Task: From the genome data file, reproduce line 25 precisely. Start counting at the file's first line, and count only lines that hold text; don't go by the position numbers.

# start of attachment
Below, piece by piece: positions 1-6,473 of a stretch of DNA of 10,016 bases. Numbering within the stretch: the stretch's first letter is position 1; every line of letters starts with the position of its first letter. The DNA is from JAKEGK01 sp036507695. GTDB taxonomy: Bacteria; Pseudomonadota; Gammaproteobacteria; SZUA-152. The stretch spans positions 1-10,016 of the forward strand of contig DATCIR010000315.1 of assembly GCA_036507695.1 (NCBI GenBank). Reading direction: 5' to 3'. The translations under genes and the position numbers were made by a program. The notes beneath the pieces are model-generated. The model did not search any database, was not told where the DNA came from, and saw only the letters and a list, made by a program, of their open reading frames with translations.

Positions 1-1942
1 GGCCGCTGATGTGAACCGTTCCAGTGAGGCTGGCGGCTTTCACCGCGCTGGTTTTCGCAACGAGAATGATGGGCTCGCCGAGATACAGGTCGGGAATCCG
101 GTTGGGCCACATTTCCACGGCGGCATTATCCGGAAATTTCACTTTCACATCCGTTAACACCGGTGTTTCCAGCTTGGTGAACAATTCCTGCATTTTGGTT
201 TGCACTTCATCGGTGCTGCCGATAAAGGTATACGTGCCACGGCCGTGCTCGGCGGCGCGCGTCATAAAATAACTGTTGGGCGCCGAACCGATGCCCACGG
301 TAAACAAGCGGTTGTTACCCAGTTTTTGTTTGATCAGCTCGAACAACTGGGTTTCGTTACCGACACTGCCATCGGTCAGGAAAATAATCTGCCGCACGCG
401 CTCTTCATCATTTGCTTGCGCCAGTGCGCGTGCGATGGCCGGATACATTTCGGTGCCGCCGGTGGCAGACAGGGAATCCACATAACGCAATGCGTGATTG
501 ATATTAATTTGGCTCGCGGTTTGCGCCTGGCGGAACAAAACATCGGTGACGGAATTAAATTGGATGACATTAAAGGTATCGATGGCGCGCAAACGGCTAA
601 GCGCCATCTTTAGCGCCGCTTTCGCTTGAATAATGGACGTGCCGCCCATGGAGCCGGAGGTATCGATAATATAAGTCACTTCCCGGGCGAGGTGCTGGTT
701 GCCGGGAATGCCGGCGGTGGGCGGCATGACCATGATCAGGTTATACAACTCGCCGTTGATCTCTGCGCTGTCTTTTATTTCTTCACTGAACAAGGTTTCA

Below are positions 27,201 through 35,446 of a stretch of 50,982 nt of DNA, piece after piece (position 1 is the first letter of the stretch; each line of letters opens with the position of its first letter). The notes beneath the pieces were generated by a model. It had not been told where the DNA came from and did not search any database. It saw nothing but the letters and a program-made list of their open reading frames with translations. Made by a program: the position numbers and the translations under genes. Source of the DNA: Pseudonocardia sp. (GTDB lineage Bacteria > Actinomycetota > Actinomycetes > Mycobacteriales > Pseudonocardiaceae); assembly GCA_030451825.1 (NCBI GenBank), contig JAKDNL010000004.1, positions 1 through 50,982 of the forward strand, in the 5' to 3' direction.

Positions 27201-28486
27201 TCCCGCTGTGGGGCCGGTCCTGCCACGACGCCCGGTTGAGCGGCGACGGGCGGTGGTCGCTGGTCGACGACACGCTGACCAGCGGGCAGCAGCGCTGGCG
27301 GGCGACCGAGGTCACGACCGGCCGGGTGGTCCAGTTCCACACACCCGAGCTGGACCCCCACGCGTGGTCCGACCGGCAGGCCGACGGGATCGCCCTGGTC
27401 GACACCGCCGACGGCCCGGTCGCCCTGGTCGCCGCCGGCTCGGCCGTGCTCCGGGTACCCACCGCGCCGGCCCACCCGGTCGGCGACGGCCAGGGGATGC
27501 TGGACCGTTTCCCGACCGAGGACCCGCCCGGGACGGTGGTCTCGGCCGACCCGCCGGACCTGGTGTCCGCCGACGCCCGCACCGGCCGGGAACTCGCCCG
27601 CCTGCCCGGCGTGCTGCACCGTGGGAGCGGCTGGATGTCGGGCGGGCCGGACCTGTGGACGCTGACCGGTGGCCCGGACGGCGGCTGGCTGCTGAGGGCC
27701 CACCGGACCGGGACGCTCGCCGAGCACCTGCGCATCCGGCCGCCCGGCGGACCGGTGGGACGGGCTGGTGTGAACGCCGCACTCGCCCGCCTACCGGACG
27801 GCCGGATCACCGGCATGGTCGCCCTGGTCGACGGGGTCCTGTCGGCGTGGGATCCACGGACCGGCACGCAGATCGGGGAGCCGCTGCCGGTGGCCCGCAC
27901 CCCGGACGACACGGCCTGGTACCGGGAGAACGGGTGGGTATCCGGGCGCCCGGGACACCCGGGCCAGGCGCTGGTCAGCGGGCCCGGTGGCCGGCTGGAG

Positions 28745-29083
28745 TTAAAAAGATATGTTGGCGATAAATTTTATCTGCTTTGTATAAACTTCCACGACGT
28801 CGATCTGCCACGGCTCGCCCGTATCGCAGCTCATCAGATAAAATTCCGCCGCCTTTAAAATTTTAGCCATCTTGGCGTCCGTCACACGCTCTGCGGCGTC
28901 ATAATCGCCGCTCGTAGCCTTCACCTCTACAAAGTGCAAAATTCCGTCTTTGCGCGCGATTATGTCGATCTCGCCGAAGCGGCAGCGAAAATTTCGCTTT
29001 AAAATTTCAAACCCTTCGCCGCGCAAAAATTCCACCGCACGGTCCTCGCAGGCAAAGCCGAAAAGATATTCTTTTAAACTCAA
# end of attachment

29001 AAAATTTCAAACCCTTCGCCGCGCAAAAATTCCACCGCACGGTCCTCGCAGGCAAAGCCGAAAAGATATTCTTTTAAACTCAA